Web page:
Gross flows declined 25% from the prior year to $26.6 billion, reflecting lower institutional gross flows due to the non-recurrence of the substantial mandate I previously mentioned, which more than offset strong gross flows in the U.S. and Canada.

Moving to slide 14. Other wealth sales were up 6% in the second quarter compared to the prior year, reflecting strong double-digit sales growth in Asia driven by the continued success of recent product launches in Japan and Singapore, partly offset by declining sales in Canada which were impacted by challenging market conditions and product changes.

On slide 15, is our new business value. We had a strong quarter with the new business value increasing 34% from a year ago. The growth was driven by Asia which increased 47% partially offset by weaker results in North America, which were impacted by the lower interest rate environment. New business value margins in Asia increased to 29.7% up 2.3 percentage points from the prior year, this was most notable in our Asia other segments, were higher volumes and in part due to contributions from the DBS partnership, led to margin expansion of over 8 percentage points to 25.4%. We also benefited from improved product margins, which more than offset the impact of lower interest rates.

Turning to slide 16. Our assets under management and administration or AUMA at the end of the second quarter, was $934 billion, up $51 billion from the prior year, the increase was largely driven by net custom inflows, strong investment performance, as well as foreign currency movements.

On slide 17, you can see our capital position and leverage. We continued our part of diversifying our funding sources globally and successfully completed a US$1billion senior debt offering in the Taiwan and a S$500 million, subordinated debt offering in Singapore, these transactions mark our first century, into the Asian debt markets, which has a large fixed income investor base, and where we have a significant business presence and builds on our first quarter U.S. bond offering. The offerings were the primary drivers of the strength and capital ratio and higher leverage ratio in the quarter.

Turning our focus to the operating highlights of our divisions. We begin with the Asian division on slide 19. Asia core earnings increased 12% on a constant currency basis, driven by higher sales volumes partly offset by lower interest rates. We achieved record annualized premium equivalent or APE sales of US$627 million, up 34% from the prior year, reflecting double digit growth in those markets and strong sales in Singapore, Hong Kong, Indonesia and Mainland China, as we continued to experience strong momentum from the DBS partnership.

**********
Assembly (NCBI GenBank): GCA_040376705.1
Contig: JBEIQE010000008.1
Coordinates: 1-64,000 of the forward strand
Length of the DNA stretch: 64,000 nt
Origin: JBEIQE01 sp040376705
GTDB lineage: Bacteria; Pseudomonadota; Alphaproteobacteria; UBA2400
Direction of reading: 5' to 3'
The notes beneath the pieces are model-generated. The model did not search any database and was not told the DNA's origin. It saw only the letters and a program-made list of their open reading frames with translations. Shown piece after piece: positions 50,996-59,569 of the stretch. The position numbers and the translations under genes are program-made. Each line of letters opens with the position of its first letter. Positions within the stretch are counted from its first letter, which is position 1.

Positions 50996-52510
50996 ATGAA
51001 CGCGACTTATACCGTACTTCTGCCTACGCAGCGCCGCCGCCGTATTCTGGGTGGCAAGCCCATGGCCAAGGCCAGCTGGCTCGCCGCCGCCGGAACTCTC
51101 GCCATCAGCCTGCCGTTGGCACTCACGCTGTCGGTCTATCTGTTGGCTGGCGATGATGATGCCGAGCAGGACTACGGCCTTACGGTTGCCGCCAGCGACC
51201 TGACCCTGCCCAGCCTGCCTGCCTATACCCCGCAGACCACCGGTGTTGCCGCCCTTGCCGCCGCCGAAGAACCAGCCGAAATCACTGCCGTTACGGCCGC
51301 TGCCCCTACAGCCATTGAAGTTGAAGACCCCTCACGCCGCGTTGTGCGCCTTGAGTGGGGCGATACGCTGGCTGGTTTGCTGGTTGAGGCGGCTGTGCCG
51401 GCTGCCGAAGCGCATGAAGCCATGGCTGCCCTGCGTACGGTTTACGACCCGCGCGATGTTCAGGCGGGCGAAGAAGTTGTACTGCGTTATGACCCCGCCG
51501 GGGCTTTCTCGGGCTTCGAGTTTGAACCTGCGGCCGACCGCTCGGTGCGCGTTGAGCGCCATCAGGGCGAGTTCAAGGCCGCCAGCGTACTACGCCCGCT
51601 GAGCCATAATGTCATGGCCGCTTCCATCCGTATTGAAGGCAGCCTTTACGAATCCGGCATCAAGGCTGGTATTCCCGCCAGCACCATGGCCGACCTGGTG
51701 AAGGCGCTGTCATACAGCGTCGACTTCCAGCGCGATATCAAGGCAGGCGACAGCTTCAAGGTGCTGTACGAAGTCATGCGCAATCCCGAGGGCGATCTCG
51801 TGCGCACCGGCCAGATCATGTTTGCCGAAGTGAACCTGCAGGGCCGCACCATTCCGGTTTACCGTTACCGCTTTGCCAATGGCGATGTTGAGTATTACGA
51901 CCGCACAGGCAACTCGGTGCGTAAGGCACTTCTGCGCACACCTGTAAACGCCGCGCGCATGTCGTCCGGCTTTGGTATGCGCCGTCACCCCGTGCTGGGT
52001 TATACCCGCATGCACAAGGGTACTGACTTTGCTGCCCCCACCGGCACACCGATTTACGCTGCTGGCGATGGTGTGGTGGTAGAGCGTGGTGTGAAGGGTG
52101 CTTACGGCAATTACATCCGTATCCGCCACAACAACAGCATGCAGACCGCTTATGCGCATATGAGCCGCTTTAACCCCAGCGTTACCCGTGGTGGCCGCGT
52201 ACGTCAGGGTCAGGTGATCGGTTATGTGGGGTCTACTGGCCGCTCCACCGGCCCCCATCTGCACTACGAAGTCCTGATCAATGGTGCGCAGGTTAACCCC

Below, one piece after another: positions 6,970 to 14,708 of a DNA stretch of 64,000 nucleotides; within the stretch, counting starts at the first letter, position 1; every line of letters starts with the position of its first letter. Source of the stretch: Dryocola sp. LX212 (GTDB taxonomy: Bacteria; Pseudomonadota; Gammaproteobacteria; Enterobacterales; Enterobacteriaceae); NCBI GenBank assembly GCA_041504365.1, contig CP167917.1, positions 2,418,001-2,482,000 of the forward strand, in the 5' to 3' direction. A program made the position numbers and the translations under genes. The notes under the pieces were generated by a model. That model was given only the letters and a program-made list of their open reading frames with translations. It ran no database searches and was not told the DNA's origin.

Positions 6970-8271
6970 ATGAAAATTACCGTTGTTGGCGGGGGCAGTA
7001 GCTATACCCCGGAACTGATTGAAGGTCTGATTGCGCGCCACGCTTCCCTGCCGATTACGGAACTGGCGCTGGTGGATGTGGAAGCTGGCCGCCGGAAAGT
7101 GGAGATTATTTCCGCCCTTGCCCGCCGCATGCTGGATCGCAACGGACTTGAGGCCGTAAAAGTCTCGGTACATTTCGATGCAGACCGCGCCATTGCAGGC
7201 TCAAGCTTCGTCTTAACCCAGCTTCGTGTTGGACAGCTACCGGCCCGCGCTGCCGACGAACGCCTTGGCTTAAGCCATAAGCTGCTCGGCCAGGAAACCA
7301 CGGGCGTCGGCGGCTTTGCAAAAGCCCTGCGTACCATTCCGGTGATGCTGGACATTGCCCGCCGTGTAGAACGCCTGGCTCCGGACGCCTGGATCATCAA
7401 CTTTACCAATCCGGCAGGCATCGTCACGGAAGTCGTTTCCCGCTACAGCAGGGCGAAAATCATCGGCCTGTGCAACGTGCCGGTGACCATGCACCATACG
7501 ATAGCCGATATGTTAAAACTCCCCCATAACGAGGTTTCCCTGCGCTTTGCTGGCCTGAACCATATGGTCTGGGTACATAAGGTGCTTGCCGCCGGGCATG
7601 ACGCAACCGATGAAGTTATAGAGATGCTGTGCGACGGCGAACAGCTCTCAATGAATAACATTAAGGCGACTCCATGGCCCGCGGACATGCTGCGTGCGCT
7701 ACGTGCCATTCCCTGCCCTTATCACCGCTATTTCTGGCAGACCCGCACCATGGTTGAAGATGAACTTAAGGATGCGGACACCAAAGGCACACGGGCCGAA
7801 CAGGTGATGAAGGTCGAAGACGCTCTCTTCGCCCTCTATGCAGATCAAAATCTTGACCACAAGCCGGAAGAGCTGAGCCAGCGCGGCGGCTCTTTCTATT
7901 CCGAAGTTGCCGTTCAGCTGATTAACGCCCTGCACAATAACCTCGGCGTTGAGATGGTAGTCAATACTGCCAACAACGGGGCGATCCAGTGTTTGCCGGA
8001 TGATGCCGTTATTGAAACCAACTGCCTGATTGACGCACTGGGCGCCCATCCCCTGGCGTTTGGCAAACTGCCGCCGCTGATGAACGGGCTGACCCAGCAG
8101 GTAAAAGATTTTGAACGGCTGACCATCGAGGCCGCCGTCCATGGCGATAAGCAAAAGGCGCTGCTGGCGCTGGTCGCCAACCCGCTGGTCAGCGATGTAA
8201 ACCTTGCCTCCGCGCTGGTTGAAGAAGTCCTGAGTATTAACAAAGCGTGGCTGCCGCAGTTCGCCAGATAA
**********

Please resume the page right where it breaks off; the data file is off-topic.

We delivered strong gross flows into our wealth and asset management businesses of US$3.5 billion in the quarter, albeit down from record results from the prior year, which benefited from strong equity markets in Mainland China.

Turning to our Canadian division operating highlights on slide 20. Core earnings increased 10% over the prior year, driven by improved policyholder experience and group benefits and higher fee income from the wealth and asset management businesses partly offset by the non-recurrence of gains from reinsurance treaty recapture.

Insurance sales of C$120 million declined 28% versus the prior year, reflecting inherent variability in large case group benefit sales. Wealth and asset management gross flows of C$4.2 billion increased 7%, compared to the prior year largely due to strong mutual fund flows despite challenging market conditions.

Moving on to slide 21 and the highlights of the U.S. division. Core earnings were US$280 million, down 11% from the prior year, reflecting more unfavorable policyholder experience in Long Term Care relative to the prior year, a number of smaller policy-related items in the second quarter of 2015, which did not recur. The impact of lower insurance sales and the timing of market spent and the impact of market volatility on fee income, and shift in business mix on our wealth and asset management businesses. In short, sales in the quarter were US$107 million down 9% from the second quarter of 2015 due to lower life insurance sales, the expansion of the Vitality program, the momentum in recently re-priced term insurance was more than offset by competitive pressures.

Wealth and asset management gross flows of US$11.7 billion increased 5% versus the prior year, reflecting robust mid-market pension sales, which were partially offset by lower mutual fund flows due to challenging market conditions and weaker fund performance. However, it's important to note that despite these headwinds, mutual fund gross flows continued to outperform the industry.

Turning to slide 22, and the overview of our wealth and asset management businesses around the world. Core earnings of C$152 million decreased 5% compared to the prior year, due to the impact of market volatility on fee income, shifts in business mix and strategic investments to expand our distribution reach in Europe and Asia and to modernize our operational infrastructure.

Assets under management and administration of C$503 billion, were up more than C$28 billion from the prior year, reflecting positive net flows and the benefits of the strong investment return. We are very pleased we achieved positive net flows of C$4.8 billion in the quarter amid very challenging market conditions.

Despite these headwinds, positive net flows were delivered across all our divisions and with the mutual funds pensions and institutional asset management. We also successfully launched the first U.S. property real estate investment trust in Singapore.